The Assessor-Recorder-Clerk, the District Attorney’s office and the Innovation and Technology Department created the Real Estate Fraud Prevention Courtesy Notification Program in 2017. The program, which received a NACO Achievement Award in 2019, alerts property owners of recent documents that have been recorded affecting their property. These documents include deeds of trust, grant deeds, foreclosures, and loan modifications.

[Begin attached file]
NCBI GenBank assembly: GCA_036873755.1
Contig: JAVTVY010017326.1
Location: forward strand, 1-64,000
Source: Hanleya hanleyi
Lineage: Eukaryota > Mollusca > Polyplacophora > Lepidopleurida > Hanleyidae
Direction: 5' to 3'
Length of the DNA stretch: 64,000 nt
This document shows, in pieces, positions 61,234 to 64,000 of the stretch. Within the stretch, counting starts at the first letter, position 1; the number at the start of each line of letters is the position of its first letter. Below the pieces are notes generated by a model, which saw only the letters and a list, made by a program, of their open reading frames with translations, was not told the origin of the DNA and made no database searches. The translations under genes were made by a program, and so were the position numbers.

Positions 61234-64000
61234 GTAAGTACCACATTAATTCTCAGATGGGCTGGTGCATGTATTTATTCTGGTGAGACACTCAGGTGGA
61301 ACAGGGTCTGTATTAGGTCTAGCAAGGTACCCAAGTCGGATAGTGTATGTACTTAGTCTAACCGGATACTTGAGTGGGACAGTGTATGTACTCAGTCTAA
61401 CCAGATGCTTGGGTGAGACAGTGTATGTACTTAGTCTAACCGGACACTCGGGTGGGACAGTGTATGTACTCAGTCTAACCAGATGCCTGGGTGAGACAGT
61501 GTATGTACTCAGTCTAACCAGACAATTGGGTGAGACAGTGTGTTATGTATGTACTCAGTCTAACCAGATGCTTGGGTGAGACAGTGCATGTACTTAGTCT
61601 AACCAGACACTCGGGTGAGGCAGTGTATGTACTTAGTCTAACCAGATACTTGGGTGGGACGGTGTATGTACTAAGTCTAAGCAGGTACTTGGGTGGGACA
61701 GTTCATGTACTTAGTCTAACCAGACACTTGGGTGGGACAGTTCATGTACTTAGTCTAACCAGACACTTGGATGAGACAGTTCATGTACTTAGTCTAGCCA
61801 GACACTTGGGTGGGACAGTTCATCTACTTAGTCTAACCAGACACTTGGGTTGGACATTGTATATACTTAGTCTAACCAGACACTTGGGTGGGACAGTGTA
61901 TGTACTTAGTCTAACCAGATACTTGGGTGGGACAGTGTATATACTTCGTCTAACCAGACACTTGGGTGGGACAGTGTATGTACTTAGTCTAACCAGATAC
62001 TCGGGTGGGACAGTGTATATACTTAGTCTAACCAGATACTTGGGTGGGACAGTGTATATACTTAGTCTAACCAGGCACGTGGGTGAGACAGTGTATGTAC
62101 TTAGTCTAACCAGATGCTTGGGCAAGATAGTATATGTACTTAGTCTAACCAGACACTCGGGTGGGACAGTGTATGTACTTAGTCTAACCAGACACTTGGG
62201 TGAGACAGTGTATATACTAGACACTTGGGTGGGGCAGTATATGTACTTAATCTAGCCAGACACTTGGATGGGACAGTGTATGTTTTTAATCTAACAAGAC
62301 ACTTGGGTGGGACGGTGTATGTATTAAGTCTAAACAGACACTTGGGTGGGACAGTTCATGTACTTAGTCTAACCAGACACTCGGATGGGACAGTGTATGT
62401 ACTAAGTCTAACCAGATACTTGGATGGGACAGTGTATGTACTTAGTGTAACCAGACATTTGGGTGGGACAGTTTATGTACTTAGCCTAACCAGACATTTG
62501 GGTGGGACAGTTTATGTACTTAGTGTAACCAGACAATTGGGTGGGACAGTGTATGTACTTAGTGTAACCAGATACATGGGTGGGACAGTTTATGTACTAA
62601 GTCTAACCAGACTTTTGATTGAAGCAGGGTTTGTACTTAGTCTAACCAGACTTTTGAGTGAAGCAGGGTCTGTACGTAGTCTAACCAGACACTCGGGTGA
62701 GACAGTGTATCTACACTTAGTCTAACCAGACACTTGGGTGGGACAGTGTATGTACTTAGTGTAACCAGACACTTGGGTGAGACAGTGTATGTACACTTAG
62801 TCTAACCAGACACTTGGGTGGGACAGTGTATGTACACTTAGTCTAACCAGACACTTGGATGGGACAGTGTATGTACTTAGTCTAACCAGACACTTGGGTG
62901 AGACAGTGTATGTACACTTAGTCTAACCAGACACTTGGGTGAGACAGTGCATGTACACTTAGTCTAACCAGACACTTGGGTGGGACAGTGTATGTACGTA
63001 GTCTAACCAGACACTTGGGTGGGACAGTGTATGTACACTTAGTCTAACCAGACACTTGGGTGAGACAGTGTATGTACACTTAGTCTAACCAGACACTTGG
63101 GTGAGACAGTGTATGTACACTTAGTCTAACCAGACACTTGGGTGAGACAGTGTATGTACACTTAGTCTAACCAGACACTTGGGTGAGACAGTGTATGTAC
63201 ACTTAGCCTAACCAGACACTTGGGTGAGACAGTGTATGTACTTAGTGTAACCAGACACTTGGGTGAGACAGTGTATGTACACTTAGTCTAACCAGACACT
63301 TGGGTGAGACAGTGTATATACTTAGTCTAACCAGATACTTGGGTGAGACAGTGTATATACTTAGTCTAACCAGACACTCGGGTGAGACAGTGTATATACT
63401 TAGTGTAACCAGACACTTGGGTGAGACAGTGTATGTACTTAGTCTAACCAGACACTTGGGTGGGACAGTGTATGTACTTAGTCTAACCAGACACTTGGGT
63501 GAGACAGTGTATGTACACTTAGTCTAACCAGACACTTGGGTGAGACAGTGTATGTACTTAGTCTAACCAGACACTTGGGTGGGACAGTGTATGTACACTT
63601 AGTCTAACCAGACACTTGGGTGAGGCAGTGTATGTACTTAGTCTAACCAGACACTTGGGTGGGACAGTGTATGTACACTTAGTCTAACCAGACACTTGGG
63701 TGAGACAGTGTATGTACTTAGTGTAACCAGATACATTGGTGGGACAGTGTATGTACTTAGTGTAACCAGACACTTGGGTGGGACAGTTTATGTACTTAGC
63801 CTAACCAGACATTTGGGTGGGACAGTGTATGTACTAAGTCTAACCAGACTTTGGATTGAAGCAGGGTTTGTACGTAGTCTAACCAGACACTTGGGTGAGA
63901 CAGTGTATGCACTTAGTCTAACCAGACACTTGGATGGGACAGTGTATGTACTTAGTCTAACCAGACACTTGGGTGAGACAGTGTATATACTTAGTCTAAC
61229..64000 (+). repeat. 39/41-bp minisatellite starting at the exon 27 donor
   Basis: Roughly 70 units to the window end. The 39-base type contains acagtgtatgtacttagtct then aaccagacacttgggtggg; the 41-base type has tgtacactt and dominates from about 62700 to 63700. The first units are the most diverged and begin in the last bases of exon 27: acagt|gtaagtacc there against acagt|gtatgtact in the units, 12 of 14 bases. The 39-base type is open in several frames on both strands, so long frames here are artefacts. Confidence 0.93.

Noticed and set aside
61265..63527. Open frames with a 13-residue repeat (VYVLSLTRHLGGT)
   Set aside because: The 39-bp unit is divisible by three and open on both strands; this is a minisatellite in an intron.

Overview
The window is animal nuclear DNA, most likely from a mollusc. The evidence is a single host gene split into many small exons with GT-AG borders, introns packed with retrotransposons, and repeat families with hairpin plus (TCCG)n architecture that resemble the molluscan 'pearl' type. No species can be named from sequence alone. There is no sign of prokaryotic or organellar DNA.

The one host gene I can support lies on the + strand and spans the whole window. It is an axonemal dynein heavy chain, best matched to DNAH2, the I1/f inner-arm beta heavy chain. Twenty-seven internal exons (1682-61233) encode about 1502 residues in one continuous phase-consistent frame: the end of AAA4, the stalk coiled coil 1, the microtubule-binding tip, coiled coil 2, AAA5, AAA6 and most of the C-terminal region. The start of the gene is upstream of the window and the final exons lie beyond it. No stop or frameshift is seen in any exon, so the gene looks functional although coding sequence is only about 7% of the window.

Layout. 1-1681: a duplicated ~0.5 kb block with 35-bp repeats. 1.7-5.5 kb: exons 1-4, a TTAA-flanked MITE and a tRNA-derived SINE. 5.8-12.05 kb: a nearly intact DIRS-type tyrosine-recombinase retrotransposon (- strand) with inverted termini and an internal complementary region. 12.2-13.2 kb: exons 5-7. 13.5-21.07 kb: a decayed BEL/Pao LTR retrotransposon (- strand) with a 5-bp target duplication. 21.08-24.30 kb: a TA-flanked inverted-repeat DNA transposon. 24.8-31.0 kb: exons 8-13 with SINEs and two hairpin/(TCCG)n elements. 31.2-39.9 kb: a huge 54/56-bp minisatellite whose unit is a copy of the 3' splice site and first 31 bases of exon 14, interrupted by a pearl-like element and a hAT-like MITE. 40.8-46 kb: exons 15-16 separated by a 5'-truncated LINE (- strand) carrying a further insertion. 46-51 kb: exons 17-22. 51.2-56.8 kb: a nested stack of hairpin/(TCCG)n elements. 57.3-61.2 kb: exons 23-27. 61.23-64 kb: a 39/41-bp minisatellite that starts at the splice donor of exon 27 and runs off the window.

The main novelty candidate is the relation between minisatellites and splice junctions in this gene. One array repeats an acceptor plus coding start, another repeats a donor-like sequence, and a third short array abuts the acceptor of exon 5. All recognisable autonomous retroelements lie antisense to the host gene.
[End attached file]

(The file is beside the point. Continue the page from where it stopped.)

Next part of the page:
Once a document is recorded, a letter is generated with a copy of the first two recorded pages and sent to the last person on the property’s file. If property owners receive the notice and are not aware of the transaction, they are urged to report it to the District Attorney’s Real Estate Fraud Unit. It’s just a way to authenticate that a transaction that took place was indeed legitimate. When fraudulent documents are recorded, it can take years before property owners realize they have been scammed. By then, possible statute of limitation laws may prevent them from doing anything to address it. The courtesy notification letters quickly alert homeowners of possible fraud, which helps prosecutors become aware of these activities at a faster rate. To find out more information about the program, click here.